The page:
What Accounts for the ‘Traditional Democrat’ Lovefest on the Right?

Ever since Hamas’s attack on Israeli civilians on Oct. 7, the Rupert Murdoch media empire, led by the New York Post and Fox News, has belabored a distinction that continues to mystify me. It is, for want of more precise language, the supposed difference between “traditional Democrats” and “anti-Israel Democrats.”

The failure of liberal Democratic Representative Summer Lee, who represents the heavily Jewish Squirrel Hill District in Pittsburgh, to show up at a recent pro-Israel rally at the local Jewish Community Center has angered her Jewish constituents. The Washington Examiner’s Salena Zito in the Post, tells us confidently that Lee’s brazen defiance will earn her a “primary challenge.” Moreover, Zito sees what seems to be a “growing fissure between far-left Democrats and traditional Democrats,” and this may have enormous electoral ramifications.

Admittedly some establishment Republicans and their media mouthpieces may be trying to profit from this “fissure” besetting the other national party. It can’t hurt Republicans, and I won’t deny this, to pour salt into the other party’s wounds, if it will bring the GOP more votes. One must also notice the over-the-top support the Murdoch media empire has been giving the Israeli cause. Since the Murdoch family is a major funder of the Republican media, it may pay for Murdoch outlets to display the same exuberant enthusiasms as their sponsors.

But the same media have turned their ebullitions of fervent Zionist fervor into a “traditional” litmus test. By this criteria, two lifelong Democrats and continuing Biden supporters, former Democratic New York City Council President Andrew Stein and retired Harvard Law Professor Alan Dershowitz, both of whom write for the Post as impassioned Zionists, are really conservatives. National Review, another recipient of Murdoch largess, has just dutifully denounced Pat Buchanan as a critic of Israel as well. They say he is (of course) a mean-spirited isolationist.

Viewed in a more reflective light, however, there seem to be certain problems with the distinction under consideration. My degree of enthusiasm for Israeli nationalism should not be the determinative factor for judging who is a proper member of the American right. Although I personally stand with the Israelis, whether I am an obsessive Israel booster should not determine my suitability as an American conservative. And it is utterly ridiculous to elevate leftists to the status of conservatives because they become zealous, predictable right-wingers on questions concerning Israel. Unfortunately, this has become a common practice in the conservative movement ever since the neocons and their sugar daddies took that enterprise over in the 1980s.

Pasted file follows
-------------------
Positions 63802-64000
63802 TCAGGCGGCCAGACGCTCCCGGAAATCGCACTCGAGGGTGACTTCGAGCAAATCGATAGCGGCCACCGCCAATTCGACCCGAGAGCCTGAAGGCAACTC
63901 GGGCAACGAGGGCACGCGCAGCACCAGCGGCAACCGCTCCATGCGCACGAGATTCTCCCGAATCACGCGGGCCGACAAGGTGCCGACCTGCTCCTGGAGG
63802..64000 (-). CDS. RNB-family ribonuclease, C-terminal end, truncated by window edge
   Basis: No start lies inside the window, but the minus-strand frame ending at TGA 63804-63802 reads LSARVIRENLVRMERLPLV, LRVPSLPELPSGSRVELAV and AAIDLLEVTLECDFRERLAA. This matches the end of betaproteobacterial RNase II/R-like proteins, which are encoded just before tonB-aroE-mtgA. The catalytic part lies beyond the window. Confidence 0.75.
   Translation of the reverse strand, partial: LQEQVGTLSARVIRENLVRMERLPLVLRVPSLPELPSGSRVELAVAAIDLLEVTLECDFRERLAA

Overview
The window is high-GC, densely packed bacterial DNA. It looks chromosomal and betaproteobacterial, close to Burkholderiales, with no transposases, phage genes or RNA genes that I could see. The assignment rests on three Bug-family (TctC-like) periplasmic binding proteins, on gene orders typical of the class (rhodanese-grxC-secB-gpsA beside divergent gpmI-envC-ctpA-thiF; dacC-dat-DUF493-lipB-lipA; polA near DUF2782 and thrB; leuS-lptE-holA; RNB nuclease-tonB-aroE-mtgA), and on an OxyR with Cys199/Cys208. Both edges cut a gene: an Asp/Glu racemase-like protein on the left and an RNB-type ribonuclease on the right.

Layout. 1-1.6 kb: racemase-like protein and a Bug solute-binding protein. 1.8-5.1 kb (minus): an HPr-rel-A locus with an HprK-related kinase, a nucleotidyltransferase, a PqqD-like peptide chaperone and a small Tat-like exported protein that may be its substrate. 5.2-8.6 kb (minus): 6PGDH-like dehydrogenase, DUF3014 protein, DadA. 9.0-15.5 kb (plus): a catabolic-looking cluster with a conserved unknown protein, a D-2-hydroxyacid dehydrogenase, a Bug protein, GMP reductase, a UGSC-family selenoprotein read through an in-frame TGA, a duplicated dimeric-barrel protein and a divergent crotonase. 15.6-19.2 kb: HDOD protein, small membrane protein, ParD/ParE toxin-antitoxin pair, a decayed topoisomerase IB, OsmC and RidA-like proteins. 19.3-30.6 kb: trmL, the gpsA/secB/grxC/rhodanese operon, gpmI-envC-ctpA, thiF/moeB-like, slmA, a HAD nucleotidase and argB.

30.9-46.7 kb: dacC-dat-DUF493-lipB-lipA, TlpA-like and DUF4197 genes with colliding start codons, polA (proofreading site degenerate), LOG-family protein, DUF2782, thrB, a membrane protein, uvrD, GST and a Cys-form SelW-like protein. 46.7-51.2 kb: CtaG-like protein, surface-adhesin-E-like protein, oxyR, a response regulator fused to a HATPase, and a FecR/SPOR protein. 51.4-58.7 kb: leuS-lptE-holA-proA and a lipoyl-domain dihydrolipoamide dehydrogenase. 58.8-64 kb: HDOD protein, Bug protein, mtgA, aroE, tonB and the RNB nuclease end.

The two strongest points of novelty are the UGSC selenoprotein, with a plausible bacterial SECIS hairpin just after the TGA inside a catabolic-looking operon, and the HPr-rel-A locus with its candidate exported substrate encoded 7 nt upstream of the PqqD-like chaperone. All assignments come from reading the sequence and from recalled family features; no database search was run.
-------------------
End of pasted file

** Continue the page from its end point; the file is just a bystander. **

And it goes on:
Finally, I am utterly at a loss for what distinguishes the two supposed Democratic camps, except for their differing attitudes toward Israel. That most Jewish Democrats are pro-Israel is an interesting datum, but whether this indicates a far different orientation from that of the “far left” in the Democratic Party is certainly open to question. Have these “traditionalists” opposed late-term abortion, the sexual transitioning of children, or Biden’s open border policy—a move that is bringing terrorists into this country? The neoconservatives’ putative traditionalists are as much to blame for the explosion of political wokeness in the United States as are the “far left Democrats,” with whom they recently broke over the Israel -Hamas conflict.

I’m also not sure why I should believe that Dershowitz, Stein, or the Pittsburgh Jewish Democrats will break from their party definitively over the defection of the growing anti-Zionist faction among them. What seems more likely is that pro-Israel Democrats will rally behind sympathetic figures like Sen. Chuck Schumer (D-N.Y.), Richard Blumenthal (D-Conn.), Rep. Debbie Wasserman Schultz (D-Fla.), and Joe Biden. Why would they do anything else?  If Professor Dershowitz is reconsidering his intention to vote for Biden in next year’s presidential race, I haven’t yet heard about that change of plan.

Finally, we might note that there is an Eastern liberal wing of the GOP which seems much more comfortable with “traditional Democrats” than they are with the populist right. These are the people with whom big business Republicans in major cities would like to build an alliance, perhaps in pushing the presidential candidacy of Nikki Haley. The former South Carolina governor is popular with The Wall Street Journal editorial board and Fox news, and she also enjoys the good will of some habitual Democratic donors, crossover voters, and for the time being the editors of The Washington Post. Like the Democrats the Murdoch media have been courting, Haley has made a name for herself as an almost monomaniacal Zionist—but one with easily adjustable social positions. It would not be implausible to suggest that the frenzied courting of “traditional Democrats” by the centrist, but hawkish wing of the GOP is working towards a political alliance with the so-called “traditional Democrats.”

In any case, listening to the surging enthusiasm for the Israeli side and the fitful invectives against their opposition coming from the Murdoch-owned media, I am reminded of the story told about the terrified applause that used to greet Comrade Stalin’s addresses to the Soviet presidium. No one present at these events wished to be responsible for ending the ovations, lest he find himself transported to a gulag.

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